The results of an 18 year study of 1,000 New Zealand children has lead researchers to conclude that children who were breastfed achievedconsistently higher IQ scores,higher grades, higher classroom performance ratings and better high school achievements than non-breastfed children.
Horwood J, Fergusson DM   Breastfeeding and later cognitive and academic outcomes   Pediatrics 1998 (Jan);   101 (1):   E9

Breastfeeding reduces risk of infant mortality by 20%:

Breast better for brain:
Breastfeeding and chronic disease in childhood and adolescence

A growing body of research suggests that infant feeding practices influence the risk for several chronic diseases of childhood and adolescence. Increased risks for type 1 diabetes, celiac disease, some childhood cancers, and inflammatory bowel disease have been associated with artificial infant feeding and short-term breastfeeding. As genetic susceptibility is understood more completely and gene-environment interactions are elucidated, evidence to either confirm or refute these findings will be forthcoming.
Davis MK. National Center for Chronic Disease Prevention and Health Promotion, Centers for Disease Control and Prevention, Atlanta, Georgia.

Bovine beta-casein antibodies in breast- and bottle-fed infants: their relevance in Type 1 diabetes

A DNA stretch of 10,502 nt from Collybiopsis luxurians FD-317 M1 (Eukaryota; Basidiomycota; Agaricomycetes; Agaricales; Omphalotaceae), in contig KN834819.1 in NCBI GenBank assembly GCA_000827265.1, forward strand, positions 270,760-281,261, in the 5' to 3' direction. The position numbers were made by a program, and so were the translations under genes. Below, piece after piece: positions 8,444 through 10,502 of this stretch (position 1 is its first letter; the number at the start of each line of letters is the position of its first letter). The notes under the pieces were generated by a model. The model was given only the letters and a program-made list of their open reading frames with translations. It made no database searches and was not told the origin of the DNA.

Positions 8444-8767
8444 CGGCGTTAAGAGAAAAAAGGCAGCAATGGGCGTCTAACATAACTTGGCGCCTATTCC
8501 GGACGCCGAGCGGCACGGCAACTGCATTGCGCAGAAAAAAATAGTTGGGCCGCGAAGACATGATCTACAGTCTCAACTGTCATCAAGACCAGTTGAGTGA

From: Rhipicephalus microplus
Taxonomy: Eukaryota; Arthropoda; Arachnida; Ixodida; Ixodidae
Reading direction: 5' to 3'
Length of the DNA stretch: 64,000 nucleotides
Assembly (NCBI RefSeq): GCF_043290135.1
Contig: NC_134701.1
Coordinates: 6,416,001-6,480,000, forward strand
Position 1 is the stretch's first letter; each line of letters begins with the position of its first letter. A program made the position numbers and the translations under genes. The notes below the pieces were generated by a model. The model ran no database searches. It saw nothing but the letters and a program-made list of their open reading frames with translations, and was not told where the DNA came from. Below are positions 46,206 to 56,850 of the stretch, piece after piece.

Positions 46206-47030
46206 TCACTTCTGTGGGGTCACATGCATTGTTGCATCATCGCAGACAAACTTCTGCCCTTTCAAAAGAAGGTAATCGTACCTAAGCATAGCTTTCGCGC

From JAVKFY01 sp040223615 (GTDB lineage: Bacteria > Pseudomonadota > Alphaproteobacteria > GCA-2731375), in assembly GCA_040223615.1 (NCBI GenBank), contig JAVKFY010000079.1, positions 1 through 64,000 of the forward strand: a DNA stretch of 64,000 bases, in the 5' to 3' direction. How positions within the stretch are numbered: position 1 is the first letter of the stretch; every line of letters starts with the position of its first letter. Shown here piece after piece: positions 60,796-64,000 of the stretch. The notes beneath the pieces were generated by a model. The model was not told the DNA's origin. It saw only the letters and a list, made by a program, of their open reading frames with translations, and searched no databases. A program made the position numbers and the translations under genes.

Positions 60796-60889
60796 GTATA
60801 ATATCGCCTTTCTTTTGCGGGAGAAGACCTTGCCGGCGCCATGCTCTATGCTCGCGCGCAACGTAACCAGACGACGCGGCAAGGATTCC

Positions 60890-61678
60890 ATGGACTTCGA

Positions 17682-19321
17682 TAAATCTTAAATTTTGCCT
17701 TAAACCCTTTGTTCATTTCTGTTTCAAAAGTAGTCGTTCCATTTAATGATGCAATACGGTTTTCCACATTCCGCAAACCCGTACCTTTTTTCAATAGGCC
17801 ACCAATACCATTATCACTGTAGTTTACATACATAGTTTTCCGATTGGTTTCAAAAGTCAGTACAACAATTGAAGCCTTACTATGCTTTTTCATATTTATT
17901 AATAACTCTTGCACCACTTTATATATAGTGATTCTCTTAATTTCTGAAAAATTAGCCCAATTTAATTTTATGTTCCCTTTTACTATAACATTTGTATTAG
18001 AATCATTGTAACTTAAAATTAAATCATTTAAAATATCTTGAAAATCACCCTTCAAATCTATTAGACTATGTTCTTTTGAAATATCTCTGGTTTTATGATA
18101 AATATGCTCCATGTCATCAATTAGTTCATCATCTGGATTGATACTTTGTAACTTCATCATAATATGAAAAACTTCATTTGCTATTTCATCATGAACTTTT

BACKGROUND:   Bovine beta-casein is a cow's milk protein that targets both humoral and cellular immune responses in patients with Type 1 diabetes and, to a lesser degree, also in normal subjects. In this study we aimed to determine whether the avoidance of cow's milk consumption early in life could prevent the development of antibody response to bovine beta-casein despite the mother being exposed on a daily basis to cow's milk consumption.

  We measured the antibody response to bovine beta-casein using an ELISA method in 28 healthy infants under 4 months of age, of whom 16 were exclusively breast-fed and 12 were bottle-fed with cow's milk. In addition, beta-casein antibodies were measured in 37 prepubertal children with Type 1 diabetes and in 31 healthy children who were exposed to cow's milk or dairy products to see whether differences in antibody titers exist in this young age group. Antibodies binding to beta-casein were also evaluated by immunoblotting analysis.

RESULTS:   Elevated levels of beta-casein antibodies were found in bottle-fed infants compared to breast-fed infants (p<0.0001). Antibody levels to bovine beta-casein were also significantly higher in children with Type 1 diabetes compared to age-matched controls (p=0.03). By western blot analysis we confirmed specific binding to bovine beta-casein in bottle-fed infants, in children with Type 1 diabetes and in controls exposed to cow's milk, but not in infants who were exclusively breast-fed.
CONCLUSIONS:   The results of this study indicate that breastfeeding within the first 4 months of life prevents the generation of antibody response to bovine beta-casein despite the mothers' consumption of cow's milk during the breastfeeding period. These findings may have relevance for disease prevention.
Monetini L, Cavallo MG, Stefanini L, Ferrazzoli F et. al.   Bovine beta-casein antibodies in breast- and bottle-fed infants: their relevance in Type 1 diabetes   Diabetes Metab Res Rev 2001 (Jan-Feb);   17 (1):   51-54

Seasonal Variation of Birth Month and Breastfeeding in Children with Diabetes Mellitus